On vs. In

'On' and 'in' are both prepositions that show time which is why they are confused by learners. In this lesson, we will learn their uses and differences.

What Is Their Main Difference?

The main difference between the prepositions of time 'on' and 'in' is that 'on' refers to a specific date while 'in' is used to talk about longer periods of time.

We use the preposition 'on' to show when exactly an action or event happened. It is used with days of the week, specific dates, holidays. Have a look:

I was working on Thanksgiving and missed the family dinner.

The doctor is here on Saturdays.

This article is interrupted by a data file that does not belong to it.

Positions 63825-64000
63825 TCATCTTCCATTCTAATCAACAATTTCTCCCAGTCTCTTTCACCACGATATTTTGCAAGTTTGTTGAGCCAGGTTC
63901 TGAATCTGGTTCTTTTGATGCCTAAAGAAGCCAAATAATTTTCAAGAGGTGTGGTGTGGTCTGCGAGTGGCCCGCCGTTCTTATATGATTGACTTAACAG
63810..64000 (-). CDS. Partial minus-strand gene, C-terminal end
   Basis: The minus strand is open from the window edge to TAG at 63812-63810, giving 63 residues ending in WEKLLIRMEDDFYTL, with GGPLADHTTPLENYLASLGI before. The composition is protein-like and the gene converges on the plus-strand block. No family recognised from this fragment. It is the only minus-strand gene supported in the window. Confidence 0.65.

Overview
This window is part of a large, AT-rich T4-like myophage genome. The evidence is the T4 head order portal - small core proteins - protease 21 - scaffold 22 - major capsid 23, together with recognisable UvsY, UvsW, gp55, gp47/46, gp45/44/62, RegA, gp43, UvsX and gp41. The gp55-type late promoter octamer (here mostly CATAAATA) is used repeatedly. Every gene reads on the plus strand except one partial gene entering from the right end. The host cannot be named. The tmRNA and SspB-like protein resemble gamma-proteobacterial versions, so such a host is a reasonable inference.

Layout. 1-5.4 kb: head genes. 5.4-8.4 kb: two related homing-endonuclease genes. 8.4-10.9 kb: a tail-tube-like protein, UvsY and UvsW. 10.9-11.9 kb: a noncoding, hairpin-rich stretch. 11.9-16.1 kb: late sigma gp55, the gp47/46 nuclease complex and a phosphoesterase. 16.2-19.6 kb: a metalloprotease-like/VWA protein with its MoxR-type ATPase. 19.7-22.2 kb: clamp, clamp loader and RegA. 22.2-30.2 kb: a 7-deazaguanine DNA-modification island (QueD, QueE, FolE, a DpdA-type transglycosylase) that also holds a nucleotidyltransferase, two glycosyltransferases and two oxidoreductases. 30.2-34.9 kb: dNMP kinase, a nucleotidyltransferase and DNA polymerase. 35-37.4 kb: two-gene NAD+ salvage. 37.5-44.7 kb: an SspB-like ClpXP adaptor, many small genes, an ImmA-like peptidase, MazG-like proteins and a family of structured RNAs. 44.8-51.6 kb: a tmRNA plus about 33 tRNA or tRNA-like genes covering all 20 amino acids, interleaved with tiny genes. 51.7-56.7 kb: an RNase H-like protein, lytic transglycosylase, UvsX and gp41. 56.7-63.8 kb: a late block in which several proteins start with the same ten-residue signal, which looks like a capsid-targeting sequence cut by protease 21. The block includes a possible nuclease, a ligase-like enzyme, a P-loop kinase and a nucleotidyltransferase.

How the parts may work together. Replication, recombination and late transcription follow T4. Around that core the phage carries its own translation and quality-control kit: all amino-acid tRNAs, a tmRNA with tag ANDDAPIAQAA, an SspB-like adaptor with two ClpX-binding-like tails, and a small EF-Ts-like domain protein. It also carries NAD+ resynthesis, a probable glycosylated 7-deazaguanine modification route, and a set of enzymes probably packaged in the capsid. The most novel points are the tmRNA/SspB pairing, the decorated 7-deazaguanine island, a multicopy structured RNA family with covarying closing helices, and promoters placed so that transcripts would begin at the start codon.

We use 'in' to talk about long periods of time which include months, seasons, years, decades, etc. For example:

He started working here in 2017.

I will graduate in three months.

Are They Interchangeable?

They are not interchangeable. 'On' and 'in' showcase different time factors, therefore, replacing them will cause a drastic change in the meaning of the sentence and will confuse the audience.

Can They Be Used in One Sentence?

We can use more than one preposition of time in one sentence to give more detail about time. Have a look:

I met my wife on a Monday in 1989.

The incident occurred on Christmas in 1999.

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